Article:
Land of the Long White Cloud Part 1: Fellowship of the Cloud – New Zealand

February 5, 2016

fellowship of the cloudAs the great Maori explorer, Kupe, traveled to new lands, a great long cloud loomed on the horizon. He and his travelers followed this cloud, long and white by day, long and bright by night, until it settled over an island in the distance. Aotearoa, land of the long white cloud, was discovered.

This is one of many legends of the country we now know as New Zealand. Something about it speaks to me as our trip to this distant country became one of exciting discovery. We had an idea, rumors really, of the land that would become the physical embodiment of middle earth, but we began with about as much knowledge of the real place as your average “Lord of the Rings” fan.

Hobbits live there in like little green hills right? And they eat Vegemite and drive on the left side of the road? There’s like more sheep than people isn’t there?

You can educate yourself. Research what any location has to offer. But often, nothing replaces putting your own two feet on the ground and actually experiencing a place.

So we set out two and a half long weeks of travel, more than twice the length of our normal adventures, to discover everything we could about this fascinating land. And we were not disappointed.

Lets settle the most important stuff first. Yes, Vegemite is popular and yes you’ll probably find it disgusting.

I apparently am a rare American that enjoyed Vegemite.

I apparently am a rare American that enjoyed Vegemite.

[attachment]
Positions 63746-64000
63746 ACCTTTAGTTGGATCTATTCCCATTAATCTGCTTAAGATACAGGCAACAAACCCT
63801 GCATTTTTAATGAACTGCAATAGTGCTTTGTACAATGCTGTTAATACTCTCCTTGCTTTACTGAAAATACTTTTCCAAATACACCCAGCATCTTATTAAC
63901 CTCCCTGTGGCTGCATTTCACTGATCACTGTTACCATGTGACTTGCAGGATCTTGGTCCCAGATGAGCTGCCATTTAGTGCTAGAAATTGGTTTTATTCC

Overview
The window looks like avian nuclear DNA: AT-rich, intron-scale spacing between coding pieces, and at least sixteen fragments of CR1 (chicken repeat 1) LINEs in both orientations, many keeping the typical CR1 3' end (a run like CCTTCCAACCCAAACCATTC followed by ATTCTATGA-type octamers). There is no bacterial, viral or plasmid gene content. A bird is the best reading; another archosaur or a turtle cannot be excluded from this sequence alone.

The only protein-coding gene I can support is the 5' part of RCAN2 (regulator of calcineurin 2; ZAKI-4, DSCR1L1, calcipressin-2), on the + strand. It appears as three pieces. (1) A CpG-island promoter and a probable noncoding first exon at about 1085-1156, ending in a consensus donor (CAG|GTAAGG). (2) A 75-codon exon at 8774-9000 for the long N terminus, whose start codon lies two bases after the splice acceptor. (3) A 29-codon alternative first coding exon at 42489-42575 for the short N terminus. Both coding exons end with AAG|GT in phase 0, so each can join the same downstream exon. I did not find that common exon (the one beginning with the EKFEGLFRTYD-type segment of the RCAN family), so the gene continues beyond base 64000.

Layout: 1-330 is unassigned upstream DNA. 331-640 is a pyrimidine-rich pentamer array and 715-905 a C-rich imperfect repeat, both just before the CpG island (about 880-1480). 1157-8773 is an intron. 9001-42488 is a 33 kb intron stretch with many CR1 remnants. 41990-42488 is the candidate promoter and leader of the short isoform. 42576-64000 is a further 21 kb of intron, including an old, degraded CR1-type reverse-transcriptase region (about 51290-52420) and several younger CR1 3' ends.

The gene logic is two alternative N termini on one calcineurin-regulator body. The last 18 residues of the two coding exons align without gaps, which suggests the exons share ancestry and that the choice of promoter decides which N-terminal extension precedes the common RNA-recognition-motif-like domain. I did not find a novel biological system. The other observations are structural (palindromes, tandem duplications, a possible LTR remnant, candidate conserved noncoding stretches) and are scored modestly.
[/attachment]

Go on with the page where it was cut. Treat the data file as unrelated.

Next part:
And yes, driving on the opposite side of the road is very unsettling the first time you do it.

Also, the sheep jokes are not hyperbole. Sheep. Everywhere. There are 30 million sheep to be exact. Seven for every one person in the country.

And it should be pointed out that a quarter of that population lives in the major city of Auckland — where there are no sheep. Baaaaa.


They do like to be smug and stand around in epic places as if they own the joint. Though this cow did one up them in terms of sheer epic-ness of pose.


It’s also interesting to note that most of the island is, in fact, private land. I mean with that much livestock on an island country, it kinda has to be, right?

So, as you see the different landscape photos in this series, I want you to step back and realize that while taking that shot, we’re not that far from someone’s fence line. Somebody “owns” that view. It’s upsetting really.

Now that the important stuff is out of the way, there also happened to be a few interesting landscapes we should talk about.

We started our journey through Middle Earth on the northern most tip of the South Island at Cape Farewell and Abel Tasman National Park. Immediately it was the type of landscape we pictured as quintessential New Zealand.

It’s a unique landscape, and sort of hard to describe. It’s something like if the Oregon Coast slammed into Hawaii, then California fields were rolled out over the ensuing hilly landscape, and the Sierra Nevada mountain range pushed up through the middle of it all — getting the alpine forest all tangled up with the jungle.

As you can imagine, it’s hard to capture that whole mess in a single photo, or multiple for that matter. I just know that I have never before been looking at what seemed to be a perfectly normal tropical forest, only find the occasional pine tree with no earthly to be there, yet seemingly comfortable all the same.

Ford hiking through the New Zealand countryside.

Ford hiking through the New Zealand countryside.

Setting up shop at a tropical waterfall.

Setting up shop at a tropical waterfall.

The rock formations at Wharariki Beach.

The rock formations at Wharariki Beach.

Sadly we only had one, rainy day, in this area of South Island and left wishing we had more time to truly represent this uniquely New Zealand part of the country. Though disappointment is often shortly offset by sheer amazement on these trips, and we were not prepared at all for the insanity that was to come.

Stay tuned for the second post about our New Zealand trip:

The Two Lakes

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